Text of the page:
Switzerland is a mountainous country, geographically positioned in central Europe. Determined neutrality has given it the admittance and political constancy to become one of the nation’s wealthiest countries, mainly through its banking industry (BBC News, 2009).
Switzerland was known to join the United Nations (UN) only in September 2002. Surrounded by the European Union, they progressively involve strongly with other international organizations (BBC News, 2009).
Most of Switzerland’s trade is with its European neighbors, it is not an EU member. At the same time Switzerland has been steadily complying with international demands to permit better analysis of its famously reserved banking sector, among growing trepidation about money-laundering and the financing of terrorist groups (BBC News, 2009).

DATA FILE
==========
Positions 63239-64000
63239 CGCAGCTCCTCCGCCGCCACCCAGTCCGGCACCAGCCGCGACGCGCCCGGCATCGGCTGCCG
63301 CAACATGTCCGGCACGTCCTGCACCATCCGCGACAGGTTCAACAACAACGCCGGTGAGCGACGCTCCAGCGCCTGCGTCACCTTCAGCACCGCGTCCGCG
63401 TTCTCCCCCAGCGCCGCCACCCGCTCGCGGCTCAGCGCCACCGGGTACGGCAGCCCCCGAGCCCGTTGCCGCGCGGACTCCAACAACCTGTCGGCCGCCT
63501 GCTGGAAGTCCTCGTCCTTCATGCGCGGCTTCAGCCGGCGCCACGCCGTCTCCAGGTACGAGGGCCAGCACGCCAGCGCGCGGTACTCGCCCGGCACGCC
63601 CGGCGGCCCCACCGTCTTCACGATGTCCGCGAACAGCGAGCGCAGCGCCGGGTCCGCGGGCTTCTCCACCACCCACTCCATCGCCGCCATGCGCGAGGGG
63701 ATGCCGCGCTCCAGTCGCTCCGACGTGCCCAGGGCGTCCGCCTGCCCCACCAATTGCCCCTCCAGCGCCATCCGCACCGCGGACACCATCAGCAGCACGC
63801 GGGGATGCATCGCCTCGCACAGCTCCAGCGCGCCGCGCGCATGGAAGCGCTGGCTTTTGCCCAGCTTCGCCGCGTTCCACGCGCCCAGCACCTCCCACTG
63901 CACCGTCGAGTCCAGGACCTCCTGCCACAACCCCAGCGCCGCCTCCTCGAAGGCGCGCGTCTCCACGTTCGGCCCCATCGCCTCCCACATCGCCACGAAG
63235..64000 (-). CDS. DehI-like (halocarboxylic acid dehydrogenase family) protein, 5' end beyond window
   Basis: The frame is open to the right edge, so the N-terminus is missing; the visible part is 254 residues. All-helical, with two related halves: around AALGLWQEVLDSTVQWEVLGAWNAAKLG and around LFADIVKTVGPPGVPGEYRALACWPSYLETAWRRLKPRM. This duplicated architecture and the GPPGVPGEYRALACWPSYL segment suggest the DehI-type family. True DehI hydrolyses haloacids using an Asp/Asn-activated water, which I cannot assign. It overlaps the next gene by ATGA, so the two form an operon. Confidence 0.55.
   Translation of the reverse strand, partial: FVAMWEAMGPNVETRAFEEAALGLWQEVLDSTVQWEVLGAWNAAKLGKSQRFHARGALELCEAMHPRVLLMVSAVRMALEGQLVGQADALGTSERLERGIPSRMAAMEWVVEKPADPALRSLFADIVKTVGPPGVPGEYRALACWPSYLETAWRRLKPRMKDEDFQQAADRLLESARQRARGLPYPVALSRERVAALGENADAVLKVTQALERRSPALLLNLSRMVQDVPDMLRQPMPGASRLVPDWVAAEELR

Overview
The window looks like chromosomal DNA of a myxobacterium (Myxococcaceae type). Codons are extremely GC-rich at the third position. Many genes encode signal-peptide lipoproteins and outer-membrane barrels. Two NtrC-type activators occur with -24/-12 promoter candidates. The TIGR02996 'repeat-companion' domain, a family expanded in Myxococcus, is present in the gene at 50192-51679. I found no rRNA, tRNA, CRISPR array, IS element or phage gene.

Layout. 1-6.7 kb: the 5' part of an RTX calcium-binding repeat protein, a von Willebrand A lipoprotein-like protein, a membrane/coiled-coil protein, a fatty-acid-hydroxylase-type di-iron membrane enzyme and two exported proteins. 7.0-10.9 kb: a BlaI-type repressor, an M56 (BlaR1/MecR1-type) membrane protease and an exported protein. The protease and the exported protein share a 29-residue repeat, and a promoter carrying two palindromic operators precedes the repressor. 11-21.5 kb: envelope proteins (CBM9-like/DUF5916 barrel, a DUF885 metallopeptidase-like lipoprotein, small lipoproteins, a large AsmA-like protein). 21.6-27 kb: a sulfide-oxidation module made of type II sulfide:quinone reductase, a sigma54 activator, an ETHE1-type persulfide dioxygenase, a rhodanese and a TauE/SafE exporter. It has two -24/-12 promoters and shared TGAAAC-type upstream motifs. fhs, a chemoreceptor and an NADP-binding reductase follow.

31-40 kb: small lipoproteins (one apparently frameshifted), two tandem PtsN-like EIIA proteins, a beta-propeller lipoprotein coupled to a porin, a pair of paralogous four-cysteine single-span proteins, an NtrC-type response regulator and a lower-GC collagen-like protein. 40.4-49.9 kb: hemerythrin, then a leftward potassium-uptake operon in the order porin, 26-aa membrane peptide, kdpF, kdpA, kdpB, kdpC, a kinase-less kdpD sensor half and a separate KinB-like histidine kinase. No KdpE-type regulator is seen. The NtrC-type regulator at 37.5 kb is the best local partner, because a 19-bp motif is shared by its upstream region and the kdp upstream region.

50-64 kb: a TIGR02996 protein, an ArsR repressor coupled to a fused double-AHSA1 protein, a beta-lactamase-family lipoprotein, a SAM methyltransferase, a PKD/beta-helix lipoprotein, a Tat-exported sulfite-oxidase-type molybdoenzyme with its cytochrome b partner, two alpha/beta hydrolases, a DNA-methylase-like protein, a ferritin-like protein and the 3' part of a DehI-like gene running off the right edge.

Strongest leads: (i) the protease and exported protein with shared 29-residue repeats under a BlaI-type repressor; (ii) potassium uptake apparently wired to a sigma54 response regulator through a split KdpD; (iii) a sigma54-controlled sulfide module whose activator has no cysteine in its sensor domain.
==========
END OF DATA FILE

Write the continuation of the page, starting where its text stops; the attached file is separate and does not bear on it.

Switzerland has numerous global companies, out of which four are ranked the largest amongst the top ten in Continental Europe. The Swiss economy is well-developed, highly export-orientated and industrially mechanized. Famous for its excellent meticulously engineering industry, Switzerland proves its success in other regions such as pharmaceuticals, chemicals, telecommunications, food processing and packaging, graphics and electrical and mechanical engineering. Certain sectors, such as pharmaceuticals, banking, insurance and re-insurance, recorded tremendous profits in 2006 (Foreign & Common Wealth Office, 2009).
Formerly colonized by the Helvetians, the province including contemporary Switzerland was under Roman imperative throughout the Gallic wars in the 1st century BC and remained there until the 4th century AD. Under Roman authority, the population elevated to a high level of civilization and had a blooming commerce (U.S. Department of State, 2009). After the demur of the Roman Dynasty, Switzerland was occupied by Germanic tribes. Switzerland mechanized swiftly during the 19th century...